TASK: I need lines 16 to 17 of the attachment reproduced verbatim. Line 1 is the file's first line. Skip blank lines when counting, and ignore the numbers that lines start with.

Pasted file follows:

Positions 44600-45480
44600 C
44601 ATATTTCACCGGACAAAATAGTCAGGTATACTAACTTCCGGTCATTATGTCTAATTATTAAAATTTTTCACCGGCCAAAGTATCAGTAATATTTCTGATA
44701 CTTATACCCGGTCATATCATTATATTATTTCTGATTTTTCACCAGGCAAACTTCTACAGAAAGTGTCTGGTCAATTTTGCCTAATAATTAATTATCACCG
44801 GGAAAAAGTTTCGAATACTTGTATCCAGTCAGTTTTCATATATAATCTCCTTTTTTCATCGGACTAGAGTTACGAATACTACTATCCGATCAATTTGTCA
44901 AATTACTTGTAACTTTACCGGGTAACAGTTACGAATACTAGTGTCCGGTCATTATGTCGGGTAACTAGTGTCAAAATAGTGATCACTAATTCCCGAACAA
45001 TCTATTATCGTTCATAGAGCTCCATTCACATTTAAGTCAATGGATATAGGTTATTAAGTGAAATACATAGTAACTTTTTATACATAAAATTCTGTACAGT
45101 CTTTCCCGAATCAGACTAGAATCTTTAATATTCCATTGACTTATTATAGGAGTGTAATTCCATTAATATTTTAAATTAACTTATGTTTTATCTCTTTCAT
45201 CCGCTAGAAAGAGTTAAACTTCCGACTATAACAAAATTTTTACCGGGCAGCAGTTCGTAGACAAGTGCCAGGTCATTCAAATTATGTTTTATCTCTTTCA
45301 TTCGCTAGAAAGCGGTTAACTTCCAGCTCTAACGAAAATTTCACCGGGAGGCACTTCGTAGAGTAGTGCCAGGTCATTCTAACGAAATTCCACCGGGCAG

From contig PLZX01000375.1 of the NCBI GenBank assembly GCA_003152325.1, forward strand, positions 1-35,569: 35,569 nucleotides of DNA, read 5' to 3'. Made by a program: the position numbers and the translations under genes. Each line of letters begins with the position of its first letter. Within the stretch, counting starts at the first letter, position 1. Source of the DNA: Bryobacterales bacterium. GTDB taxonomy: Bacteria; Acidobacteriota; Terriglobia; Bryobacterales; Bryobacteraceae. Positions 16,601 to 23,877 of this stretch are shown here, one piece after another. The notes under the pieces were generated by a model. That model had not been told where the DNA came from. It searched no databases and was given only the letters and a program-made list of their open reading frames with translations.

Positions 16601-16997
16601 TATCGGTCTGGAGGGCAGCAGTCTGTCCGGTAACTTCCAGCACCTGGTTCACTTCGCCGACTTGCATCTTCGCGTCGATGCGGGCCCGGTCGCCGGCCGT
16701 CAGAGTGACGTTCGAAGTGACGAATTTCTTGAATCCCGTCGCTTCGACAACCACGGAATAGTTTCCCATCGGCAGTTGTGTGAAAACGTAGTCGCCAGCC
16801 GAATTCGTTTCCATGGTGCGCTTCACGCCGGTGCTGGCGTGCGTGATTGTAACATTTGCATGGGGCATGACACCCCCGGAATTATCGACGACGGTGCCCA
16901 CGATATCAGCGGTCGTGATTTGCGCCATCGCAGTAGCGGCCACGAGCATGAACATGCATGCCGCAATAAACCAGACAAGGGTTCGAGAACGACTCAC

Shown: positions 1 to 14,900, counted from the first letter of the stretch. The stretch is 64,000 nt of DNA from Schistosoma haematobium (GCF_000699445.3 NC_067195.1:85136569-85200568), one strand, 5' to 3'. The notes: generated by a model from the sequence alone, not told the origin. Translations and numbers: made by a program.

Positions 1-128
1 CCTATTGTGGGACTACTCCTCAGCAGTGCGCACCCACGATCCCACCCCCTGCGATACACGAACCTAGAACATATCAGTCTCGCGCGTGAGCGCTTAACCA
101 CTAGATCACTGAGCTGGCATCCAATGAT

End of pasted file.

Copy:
16901 CGATATCAGCGGTCGTGATTTGCGCCATCGCAGTAGCGGCCACGAGCATGAACATGCATGCCGCAATAAACCAGACAAGGGTTCGAGAACGACTCAC

Shown: positions 1 to 14,900, counted from the first letter of the stretch. The stretch is 64,000 nt of DNA from Schistosoma haematobium (GCF_000699445.3 NC_067195.1:85136569-85200568), one strand, 5' to 3'. The notes: generated by a model from the sequence alone, not told the origin. Translations and numbers: made by a program.